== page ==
ContentView.swift - Our main screen written in SwiftUI. This file comes by default with every new iOS SwiftUI project

struct ContentView: View {
    @ObservedObject private var viewModel = ContentViewModel()

    var body: some View {
        VStack {
                .font(.system(size: 80.0))

            Text("Are You Bored?")


            Button("Generate Activity") {

#Preview {
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ContentViewModel.swift - The ViewModel file for our main screen. This class will implement our Framework.

final class ContentViewModel: ObservableObject {
    @Published var isLoading = false
    @Published var activityDescription = "Tap 👇 to generate an activity"

    func generateActivity() {
            // TODO: Fetch a new activity from the `BoredFramework`.
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That’s it! We have our iOS SwiftUI app set-up with some basic UI and we can start merging it all together.

Creating an XCWorkspace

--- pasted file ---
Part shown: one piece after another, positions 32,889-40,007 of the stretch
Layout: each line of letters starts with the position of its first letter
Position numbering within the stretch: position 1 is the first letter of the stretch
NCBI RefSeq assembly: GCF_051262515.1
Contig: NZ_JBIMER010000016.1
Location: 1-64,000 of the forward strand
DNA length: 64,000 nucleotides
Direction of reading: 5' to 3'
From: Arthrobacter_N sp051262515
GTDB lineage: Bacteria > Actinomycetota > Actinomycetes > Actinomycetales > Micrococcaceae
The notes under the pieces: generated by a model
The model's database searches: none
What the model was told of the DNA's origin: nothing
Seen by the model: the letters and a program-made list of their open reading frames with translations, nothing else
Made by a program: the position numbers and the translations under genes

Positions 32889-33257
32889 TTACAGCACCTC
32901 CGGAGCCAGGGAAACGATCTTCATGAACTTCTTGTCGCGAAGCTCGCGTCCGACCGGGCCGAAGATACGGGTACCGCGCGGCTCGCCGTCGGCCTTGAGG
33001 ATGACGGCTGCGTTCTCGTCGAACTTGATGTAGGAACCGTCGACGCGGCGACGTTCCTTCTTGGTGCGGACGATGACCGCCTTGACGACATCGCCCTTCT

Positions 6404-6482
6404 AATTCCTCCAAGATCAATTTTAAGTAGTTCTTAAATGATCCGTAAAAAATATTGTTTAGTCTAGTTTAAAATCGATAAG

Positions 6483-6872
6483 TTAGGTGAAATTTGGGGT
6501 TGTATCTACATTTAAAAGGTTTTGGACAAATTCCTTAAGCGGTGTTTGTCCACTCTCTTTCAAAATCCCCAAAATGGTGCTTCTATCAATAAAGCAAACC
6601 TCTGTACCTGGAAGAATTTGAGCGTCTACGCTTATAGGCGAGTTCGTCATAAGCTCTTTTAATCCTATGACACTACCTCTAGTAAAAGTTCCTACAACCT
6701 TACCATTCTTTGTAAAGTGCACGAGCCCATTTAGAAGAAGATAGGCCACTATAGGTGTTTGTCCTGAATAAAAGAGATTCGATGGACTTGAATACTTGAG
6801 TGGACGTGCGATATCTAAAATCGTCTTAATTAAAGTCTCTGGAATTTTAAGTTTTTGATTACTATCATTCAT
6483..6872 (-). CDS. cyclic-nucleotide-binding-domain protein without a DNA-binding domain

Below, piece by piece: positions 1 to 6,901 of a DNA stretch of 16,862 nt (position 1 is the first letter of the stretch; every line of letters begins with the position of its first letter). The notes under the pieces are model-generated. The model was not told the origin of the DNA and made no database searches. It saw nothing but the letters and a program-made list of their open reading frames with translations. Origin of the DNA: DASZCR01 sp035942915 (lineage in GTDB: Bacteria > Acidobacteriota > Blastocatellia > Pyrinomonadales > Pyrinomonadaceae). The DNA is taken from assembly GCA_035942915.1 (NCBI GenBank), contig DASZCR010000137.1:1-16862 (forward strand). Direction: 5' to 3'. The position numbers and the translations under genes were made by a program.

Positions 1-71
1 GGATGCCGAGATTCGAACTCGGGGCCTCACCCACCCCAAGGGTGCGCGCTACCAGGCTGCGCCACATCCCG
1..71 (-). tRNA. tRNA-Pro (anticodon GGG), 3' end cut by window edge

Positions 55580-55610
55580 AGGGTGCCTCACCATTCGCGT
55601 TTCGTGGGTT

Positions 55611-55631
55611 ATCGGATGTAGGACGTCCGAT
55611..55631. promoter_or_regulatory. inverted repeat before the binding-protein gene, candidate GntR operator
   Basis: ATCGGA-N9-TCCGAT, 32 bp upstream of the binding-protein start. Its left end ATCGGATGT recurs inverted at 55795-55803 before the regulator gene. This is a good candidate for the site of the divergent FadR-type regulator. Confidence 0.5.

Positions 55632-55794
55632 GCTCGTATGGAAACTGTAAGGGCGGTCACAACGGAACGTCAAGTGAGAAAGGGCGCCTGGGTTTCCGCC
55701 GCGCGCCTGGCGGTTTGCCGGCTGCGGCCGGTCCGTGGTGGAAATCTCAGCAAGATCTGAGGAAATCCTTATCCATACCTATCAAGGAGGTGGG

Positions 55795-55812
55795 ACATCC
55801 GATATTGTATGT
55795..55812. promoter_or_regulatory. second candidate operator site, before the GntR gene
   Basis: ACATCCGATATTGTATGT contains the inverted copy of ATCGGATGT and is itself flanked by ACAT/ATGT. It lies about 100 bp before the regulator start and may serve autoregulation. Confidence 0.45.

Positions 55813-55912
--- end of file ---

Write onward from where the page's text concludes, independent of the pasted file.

In order to merge it all together, we’ll create an XCWorkspace file, which you probably know from using CocoaPods, or simply because you had to combine a few projects together at some point.

In order to create a new XCWorkspace, in Xcode, click on File > New > Workspace

Image Creating an XCWorkspace 1

Name your workspace and save it next to both of our Framework and iOS app projects like so:

Image Creating an XCWorkspace 2

Now, open your {name}.xcworkspace file and at the bottom left, click on the + sign and click on “Add files to {name}”

Image Creating an XCWorkspace 3

Add both *.xcodeproj project files to this workspace. Your workspace should now look similar to this:

Image Creating an XCWorkspace 4

ℹ️ NOTE: You will now be able to see both Framework and App targets in the target/destination selector at the top-center of the Xcode window. Choose the App to compile and run the app and Framework targets to check that everything runs smoothly.

Connecting it all together

Let’s connect our App and Framework together.

To achieve this, we will make our App consume the Framework by going to our App’s project settings, then, under the Frameworks, Libraries, and Embedded Content section, click on the + sign and add our new Framework to the app project as a dependency like so:

Image Connecting it all together

Now we can import our Framework and use it! Go to the ContentViewModel.swift file in the iOS app and replace the code implementation to this:

import Foundation
import BoredFramework // <-- importing the BoredFramework

final class ContentViewModel: ObservableObject {